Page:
This is the story PickyKidPix wrote when she was around 5:
Wave by Suzy Lee and PickyKidPix
There was a little girl who was at the beach.
She did not like the water.
She tried to scare the water away.
Then she sat down and stared at the water. Soon a wave came to her.
Then she got soaked and she was very mad at the water.
She said, “I like the water,” and she walked towards the water and …
She splashed in the water.
She liked it so much.
But, another wave came and she ran away.
She ran away so quickly.
She stuck her tongue out.
And she got soaked.
She found a starfish and a seashell.
She liked them so much she kept them.
She felt the water.
She said good-bye to the water and she went home.
3. A Ball for Daisy by Chris Raschka
Here’s a story about love and loss as only Chris Rashcka can tell it. Any child who has ever had a beloved toy break will relate to Daisy’s anguish when her favorite ball is destroyed by a bigger dog. In the tradition of his nearly wordless picture book Yo! Yes?, Caldecott Medalist Chris Raschka explores in pictures the joy and sadness that having a special toy can bring. Raschka’s signature swirling, impressionistic illustrations and his affectionate story will particularly appeal to young dog lovers and teachers and parents who have children dealing with the loss of something special.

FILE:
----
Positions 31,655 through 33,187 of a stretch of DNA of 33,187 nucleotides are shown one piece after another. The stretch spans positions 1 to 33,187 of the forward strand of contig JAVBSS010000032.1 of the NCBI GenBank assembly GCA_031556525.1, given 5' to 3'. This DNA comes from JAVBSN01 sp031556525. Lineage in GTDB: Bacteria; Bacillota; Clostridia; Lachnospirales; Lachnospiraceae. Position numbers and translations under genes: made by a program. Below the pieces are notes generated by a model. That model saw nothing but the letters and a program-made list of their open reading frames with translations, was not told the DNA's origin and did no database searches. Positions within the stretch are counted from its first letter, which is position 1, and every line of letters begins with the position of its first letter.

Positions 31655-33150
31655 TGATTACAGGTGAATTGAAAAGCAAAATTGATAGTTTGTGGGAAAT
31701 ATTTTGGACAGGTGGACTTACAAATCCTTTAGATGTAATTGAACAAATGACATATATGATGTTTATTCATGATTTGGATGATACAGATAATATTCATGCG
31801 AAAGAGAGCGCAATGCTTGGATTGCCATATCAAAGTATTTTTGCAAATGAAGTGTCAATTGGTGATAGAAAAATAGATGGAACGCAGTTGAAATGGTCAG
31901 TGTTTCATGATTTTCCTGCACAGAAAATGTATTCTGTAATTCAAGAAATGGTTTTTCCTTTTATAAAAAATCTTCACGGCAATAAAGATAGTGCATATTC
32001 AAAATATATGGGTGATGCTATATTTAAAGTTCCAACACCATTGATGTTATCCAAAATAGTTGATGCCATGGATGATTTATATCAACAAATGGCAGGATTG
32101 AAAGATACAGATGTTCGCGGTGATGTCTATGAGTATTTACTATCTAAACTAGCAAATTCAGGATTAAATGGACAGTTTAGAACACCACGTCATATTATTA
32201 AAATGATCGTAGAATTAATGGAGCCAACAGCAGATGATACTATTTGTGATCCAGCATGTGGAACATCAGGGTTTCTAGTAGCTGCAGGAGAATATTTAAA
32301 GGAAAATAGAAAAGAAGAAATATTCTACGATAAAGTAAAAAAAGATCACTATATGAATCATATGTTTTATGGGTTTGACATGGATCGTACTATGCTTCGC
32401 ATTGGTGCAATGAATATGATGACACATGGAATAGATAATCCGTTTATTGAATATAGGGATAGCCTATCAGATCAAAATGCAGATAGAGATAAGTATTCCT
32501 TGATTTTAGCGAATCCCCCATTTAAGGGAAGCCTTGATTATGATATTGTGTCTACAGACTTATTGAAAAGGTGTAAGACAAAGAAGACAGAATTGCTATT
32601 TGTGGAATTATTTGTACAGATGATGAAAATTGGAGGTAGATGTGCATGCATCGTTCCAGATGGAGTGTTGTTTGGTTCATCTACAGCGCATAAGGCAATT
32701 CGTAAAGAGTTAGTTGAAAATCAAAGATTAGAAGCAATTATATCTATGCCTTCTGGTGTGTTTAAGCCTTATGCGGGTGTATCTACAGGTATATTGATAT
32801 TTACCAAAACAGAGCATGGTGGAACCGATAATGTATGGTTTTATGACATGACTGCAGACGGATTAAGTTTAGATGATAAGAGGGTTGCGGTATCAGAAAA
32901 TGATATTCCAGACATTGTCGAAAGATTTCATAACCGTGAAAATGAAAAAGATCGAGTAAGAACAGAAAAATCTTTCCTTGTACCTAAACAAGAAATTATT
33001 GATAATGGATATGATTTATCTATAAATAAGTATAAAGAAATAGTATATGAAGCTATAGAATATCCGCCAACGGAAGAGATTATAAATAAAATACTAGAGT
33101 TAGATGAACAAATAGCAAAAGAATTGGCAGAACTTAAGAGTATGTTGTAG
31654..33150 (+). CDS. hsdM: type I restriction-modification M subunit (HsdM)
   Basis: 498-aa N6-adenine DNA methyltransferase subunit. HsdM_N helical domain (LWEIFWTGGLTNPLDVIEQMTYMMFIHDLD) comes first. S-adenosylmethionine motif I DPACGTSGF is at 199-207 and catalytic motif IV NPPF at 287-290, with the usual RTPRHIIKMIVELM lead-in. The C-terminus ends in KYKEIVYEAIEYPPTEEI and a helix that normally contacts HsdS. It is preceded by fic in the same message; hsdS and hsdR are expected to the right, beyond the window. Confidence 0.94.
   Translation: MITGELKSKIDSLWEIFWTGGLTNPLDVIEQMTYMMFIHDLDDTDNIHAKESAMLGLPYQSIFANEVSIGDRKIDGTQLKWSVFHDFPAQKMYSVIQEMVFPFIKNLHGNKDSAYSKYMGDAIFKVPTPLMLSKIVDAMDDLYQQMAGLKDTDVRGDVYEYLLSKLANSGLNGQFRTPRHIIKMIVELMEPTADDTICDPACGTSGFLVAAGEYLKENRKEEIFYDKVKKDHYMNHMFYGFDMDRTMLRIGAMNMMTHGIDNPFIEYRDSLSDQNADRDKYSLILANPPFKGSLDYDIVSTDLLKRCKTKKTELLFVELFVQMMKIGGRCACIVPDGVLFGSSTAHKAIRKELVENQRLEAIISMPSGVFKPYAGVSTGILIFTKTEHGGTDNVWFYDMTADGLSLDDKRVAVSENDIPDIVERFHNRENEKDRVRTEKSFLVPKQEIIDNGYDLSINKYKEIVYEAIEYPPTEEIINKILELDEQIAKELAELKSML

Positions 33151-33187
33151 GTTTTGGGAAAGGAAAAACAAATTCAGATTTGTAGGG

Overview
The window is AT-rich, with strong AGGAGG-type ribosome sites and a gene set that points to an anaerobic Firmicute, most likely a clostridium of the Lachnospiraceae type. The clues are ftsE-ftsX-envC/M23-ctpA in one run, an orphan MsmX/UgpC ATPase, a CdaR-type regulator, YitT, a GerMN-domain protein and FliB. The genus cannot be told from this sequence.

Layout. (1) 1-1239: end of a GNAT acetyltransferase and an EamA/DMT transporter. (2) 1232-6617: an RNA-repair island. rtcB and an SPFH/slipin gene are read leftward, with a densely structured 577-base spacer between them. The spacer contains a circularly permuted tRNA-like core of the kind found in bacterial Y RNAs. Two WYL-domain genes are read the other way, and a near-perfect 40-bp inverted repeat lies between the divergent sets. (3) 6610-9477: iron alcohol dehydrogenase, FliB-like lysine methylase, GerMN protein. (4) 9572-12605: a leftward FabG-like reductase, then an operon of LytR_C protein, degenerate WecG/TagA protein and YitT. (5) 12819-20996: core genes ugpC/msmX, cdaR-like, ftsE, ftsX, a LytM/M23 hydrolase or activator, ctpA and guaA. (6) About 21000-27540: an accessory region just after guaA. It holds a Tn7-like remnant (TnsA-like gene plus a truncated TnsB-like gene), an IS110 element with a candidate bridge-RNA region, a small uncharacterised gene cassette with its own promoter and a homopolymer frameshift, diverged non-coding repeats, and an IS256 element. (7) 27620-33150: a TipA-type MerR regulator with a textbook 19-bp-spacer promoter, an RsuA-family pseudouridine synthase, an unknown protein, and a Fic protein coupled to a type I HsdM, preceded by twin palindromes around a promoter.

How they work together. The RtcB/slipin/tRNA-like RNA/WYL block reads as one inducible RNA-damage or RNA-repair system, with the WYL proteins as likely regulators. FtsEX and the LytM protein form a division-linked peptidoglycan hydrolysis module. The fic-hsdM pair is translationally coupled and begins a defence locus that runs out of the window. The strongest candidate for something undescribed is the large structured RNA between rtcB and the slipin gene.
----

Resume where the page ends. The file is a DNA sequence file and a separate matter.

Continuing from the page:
There is a child-like simplicity to this wordless picture book. Daisy and the other dogs are depicted with great expression and movement but the humans are shown only from the waist down and in a watercolor stick figure like way. This is clearly a story about a dog and her ball.
2. The Lion and the Mouse by Jerry Pickney
1. Flotsam by David Weisner
p.s. And a few more…
Zero Local Next Stop: Kindness by Ethan Murrow and Vita Murrow
A subway car is the unlikely setting for a passenger to spread kindness through art. But it starts with a drawing of a cartoon bird in appreciation of the subway car driver. The driver saves these drawings on the wall of the subway car. A young girl notices these drawings and it gives her an idea. She is a cut-paper artist and her art takes the bird idea to a new level. When tensions rise on the subway, her art gifts bring people together. Ethan and Vita Murrow live in Boston as I do, and while I don’t recognize this subway station, I love that our city is portrayed in these graphite drawings highlighted with yellow details that deftly capture the diversity and spirit of our city. [wordless picture book, ages 4 and up]
Dandelion’s Dream by Yoko Tanaka
What if a dandelion flower blooms into a real lion who goes off on an adventure worthy of dandelion fluff? In this gorgeous adventure, Yoko Tanaka shows the reader a magical world full of adventure as the lion traverses cross country in wondrous amazement of what it finds. [picture book, ages 3 and up]
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BEST #OWNVOICES CHILDREN’S BOOKS: My Favorite Diversity Books for Kids Ages 1-12 is a book that I created to highlight books written by authors who share the same marginalized identity as the characters in their books.